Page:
Should everyone have to be able to prove their identity when they get a ferry to the Isle of Man?
That’s what the public is now being asked in a consultation exercise that was launched today.
The Department of Home Affairs is inviting feedback on the possibility of introducing border identity checks for people travelling to and from the Isle of Man by sea.
Identity measures at sea ports are being considered as a way of enhancing the safety of the Isle of Man and its residents.
The department says it believes that a requirement for people to verify their identity before travelling by sea would help to combat crime.
The Chief Constable’s annual report for 2014-15 highlighted the vulnerability of our borders as the biggest threat to national security.
I share the Chief Constable’s concern that taking no action could leave the island vulnerable to drug smuggling, financial crime and the export of stolen goodsJuan Watterson MHK
The report said action was needed to prevent the island being seen as a soft target by criminals who travel under a false name to commit offences such as drug smuggling and money laundering.
People entering and leaving the island via sea ports are currently not required to produce photographic identification. The public consultation is seeking the views of individuals and businesses on whether this needs to change to aid the detection of criminal activity.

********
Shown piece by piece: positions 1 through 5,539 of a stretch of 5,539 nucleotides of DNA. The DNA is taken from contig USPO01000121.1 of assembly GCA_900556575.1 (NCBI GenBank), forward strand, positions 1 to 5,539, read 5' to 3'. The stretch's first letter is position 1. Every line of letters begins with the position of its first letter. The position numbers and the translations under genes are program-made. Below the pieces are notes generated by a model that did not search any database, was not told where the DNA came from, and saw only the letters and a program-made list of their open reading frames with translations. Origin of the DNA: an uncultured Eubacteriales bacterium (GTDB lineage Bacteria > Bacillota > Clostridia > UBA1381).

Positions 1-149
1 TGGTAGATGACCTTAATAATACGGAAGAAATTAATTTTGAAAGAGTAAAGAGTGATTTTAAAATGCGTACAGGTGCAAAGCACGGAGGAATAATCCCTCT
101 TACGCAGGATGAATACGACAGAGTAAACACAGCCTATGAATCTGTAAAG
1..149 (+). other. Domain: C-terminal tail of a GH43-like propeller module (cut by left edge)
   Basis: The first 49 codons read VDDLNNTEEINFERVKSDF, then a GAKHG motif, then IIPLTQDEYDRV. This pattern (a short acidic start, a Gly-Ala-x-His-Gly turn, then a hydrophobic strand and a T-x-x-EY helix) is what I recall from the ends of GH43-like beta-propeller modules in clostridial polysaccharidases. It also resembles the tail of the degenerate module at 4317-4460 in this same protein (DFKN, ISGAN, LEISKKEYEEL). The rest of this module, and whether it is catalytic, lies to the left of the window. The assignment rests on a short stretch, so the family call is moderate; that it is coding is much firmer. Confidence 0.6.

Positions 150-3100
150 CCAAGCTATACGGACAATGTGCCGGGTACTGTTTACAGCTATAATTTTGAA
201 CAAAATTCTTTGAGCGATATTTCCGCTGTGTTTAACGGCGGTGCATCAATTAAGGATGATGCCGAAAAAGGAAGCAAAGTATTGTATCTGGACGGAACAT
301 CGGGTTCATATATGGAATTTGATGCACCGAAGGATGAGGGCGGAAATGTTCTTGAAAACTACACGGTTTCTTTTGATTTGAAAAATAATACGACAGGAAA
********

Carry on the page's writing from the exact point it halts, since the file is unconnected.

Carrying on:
The proposal would require people travelling by sea to show one of 14 valid forms of identification – such as a driving licence, passport or bus pass – when checking in.
This would have an impact on ferry boarding times and result in a need for additional staff and new facilities for foot passengers and vehicle drivers waiting to pass through the border checks.
Home Affairs Minister Juan Watterson MHK said: ‘I recognise that the possibility of introducing legislation to require identity checks at harbours is a contentious issue.
‘It is essential to ensure we balance the need for enhanced border identity measures alongside any inconvenience to the travelling public and additional cost for our ferry operators.
‘However, I share the Chief Constable’s concern that taking no action could leave the island vulnerable to drug smuggling, financial crime and the export of stolen goods.’
He added: ‘Public safety is our primary concern.
‘We need to at least consider and debate whether ID checks should be put in place to protect our Island and its people. I want to hear the views of residents and the business community so that the Department can make an informed decision on whether or not to take this proposal forward.’
The consultation document is available to view on the government website.
Written responses should be sent to Karl Cubbon, Legislation and Policy Officer, Chief Executive’s Office, Department of Home Affairs Headquarters, Tromode Road, Douglas, IM2 5PA, or emailed to firstname.lastname@example.org
The deadline for submissions is February 12.